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The Leafowes, My dearest Friend, Nov. 20, 1762. T is a very surprising and a cruel Thing,
that you will not suppose me to have been out of Order, after such a Neglect of writing, as can hardly be excused on any other Score. I cannot, indeed, lay Claim to what the Doctors call an acute Disease: but Dizziness of Head, and Depresion of Spirits re at
ng Vol. II.
best no trivial Maladies, and great Discouragements to writing. There is a lethargic State of Mind that deserves your Pity, not your Anger; though it may require the Hellebore of sharp Reproof. Why then did
Why - then did you not apply this pungent Remedy, before the Disease was gone so far? But seriously, I pass too much of that Sort of Time, wherein I am neither well nor ill; and being unable to express myself at large, am averse to do so by Halves. From the- ftrange Laconicism of
your Letter, I am really in Doubt, whether you are not angry at me ; and yet had rather this were owing to Anger that may subside, than to any persevering Fondness you may have for such unusual Brevity. Should the latter become habitual, I shall see the Letters of a Genius dwindle to per first will advise the Needful." God forbid such a Transformation!
Your former Letter, to my great Confusion, was dated Sept. 18. Let me speak first to some few Parts of it—The Lampreys arrived safe, and were as good as I ever tasted; but every Time I tarted them, I wanted you; and you are mis
taken, if you imagine, I can half relish such Cates alone : however, I return you Thanks.
You gave 'me no Account how far the Bath Waters, &c. were judged expedient for you. A charitable Action called you up to Town ; and you, in the Benevolence of your Heart, presume, that this accounts for the Neglect of every Advantage that concerned yourself. Pray let me know whether the Bath was proper for you at the fame Time inform me, whether you were able to serve Mrs. H. I shall be sorry for you, as well as her, if you fhould miss the Gratification you would derive from the Success of such an Endeavour.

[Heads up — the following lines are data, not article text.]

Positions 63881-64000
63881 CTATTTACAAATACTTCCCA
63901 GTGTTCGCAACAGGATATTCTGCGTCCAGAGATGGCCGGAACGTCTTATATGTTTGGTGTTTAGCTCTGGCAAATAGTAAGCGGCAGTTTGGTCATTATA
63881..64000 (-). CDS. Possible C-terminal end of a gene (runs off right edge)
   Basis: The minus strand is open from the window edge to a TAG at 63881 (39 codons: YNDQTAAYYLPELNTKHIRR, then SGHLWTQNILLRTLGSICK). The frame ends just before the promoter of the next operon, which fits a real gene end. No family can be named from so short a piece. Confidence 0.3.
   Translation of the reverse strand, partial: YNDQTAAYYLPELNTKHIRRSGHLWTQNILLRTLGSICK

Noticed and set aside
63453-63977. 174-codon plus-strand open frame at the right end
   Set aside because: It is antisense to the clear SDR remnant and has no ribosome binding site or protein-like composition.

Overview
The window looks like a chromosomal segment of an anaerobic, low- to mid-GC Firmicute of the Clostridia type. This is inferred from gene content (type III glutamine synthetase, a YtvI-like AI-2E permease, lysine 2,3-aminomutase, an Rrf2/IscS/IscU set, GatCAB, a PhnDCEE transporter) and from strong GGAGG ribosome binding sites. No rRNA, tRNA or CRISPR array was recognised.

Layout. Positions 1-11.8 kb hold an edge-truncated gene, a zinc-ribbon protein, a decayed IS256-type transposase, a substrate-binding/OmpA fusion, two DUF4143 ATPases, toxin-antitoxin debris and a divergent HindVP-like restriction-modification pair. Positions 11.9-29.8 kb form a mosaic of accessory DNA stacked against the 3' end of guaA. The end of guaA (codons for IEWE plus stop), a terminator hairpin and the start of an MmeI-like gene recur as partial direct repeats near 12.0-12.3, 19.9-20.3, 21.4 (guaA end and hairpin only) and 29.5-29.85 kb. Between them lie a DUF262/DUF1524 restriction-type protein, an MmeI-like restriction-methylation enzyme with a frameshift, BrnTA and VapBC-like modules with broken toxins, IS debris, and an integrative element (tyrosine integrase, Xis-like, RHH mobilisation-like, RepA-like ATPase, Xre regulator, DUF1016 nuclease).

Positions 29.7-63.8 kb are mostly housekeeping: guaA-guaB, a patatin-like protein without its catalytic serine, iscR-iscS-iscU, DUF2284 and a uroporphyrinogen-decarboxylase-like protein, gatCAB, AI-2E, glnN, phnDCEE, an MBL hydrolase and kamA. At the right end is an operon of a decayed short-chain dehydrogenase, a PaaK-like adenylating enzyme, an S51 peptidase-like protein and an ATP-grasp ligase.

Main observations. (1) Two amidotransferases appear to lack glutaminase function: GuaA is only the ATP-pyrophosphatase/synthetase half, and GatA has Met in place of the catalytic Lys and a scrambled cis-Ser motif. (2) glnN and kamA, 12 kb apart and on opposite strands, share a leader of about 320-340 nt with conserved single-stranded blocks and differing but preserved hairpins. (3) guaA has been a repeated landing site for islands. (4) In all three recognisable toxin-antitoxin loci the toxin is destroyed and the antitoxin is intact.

Were I rich, I would erect a Temple to Simplicity and Grece; or, as the latter Word would be equivocal, to Simplicity and Elegance. I am glad to hear that Mr. W- has under, taken to deify the former ; as he will produce better Grounds for such a Confecration than was ever done by Pagans, or by Papifts, on any such Occasion. By the Way, I take that Goddess to be a remarkable Friend to Ease and Indolence. There is another well-deserving Per
fonage, Delicacy, whose Cause has been strangely deserted, by either Mr. MELMOTH, or Dr. LANCASTER.
Will it make better for me, or worse, to say, I've not yet written to Mr. Graves ? But I will positively write, within this Week, if it cost me a Dose of Salts to clear my Brain. As to what he says about my printing immediately, he may be right, and I am sure he is friendly : but more of this in a little Time.
Since the Receipt of your last Letter, Mr. Percy and his Wife came and spent a good Part of the Week here, and be, also, would needs write a Description of the Leafowes. During the latter Part of his Circuit, my Friend JAGO and I accompanied him ; and what was produced on that Occasion, you will go near to know in a little Time, Mean while I am more and more convinced, that no Description of this Place can make any Figure in Print, unless some StriElures upon Gardening, and other Embellishments be superadded.
Mr. Jago has been with me twice, having written a Poem in blank Verse, which he leaves here for my Revisal. 'Tis a descriptive Poem, called Edge-Hill, and admits an Account of the Battle fought there, together with many legendary Tales and Episodes.
About a Week ago, I paid a Visit of two or three Days, which I had long promised, to Lord FOLEY. His Table, for a Constancy, is the most magnificent of any
I ever saw : eighteen or twenty elegant Dishes ; a continual Succession of Company; his Behaviour, perfectly hospitable, and his Conversation really entertaining. I most readily own myself to have been under a Mistake, with Regard to his companionable Character. My Reception was as agreeable as it could possibly be. As to the rest, he has a most admirable House and Furniture; but without any Room or Utenfil that would stand the Test of modern Criticism. The Views around him, wild and great ; and the Park capable of being rendered fine; twice as striking as it is at prefent, if he would fell fome Oaks, under the Value of a Crown, and some Hawthorns, under B 3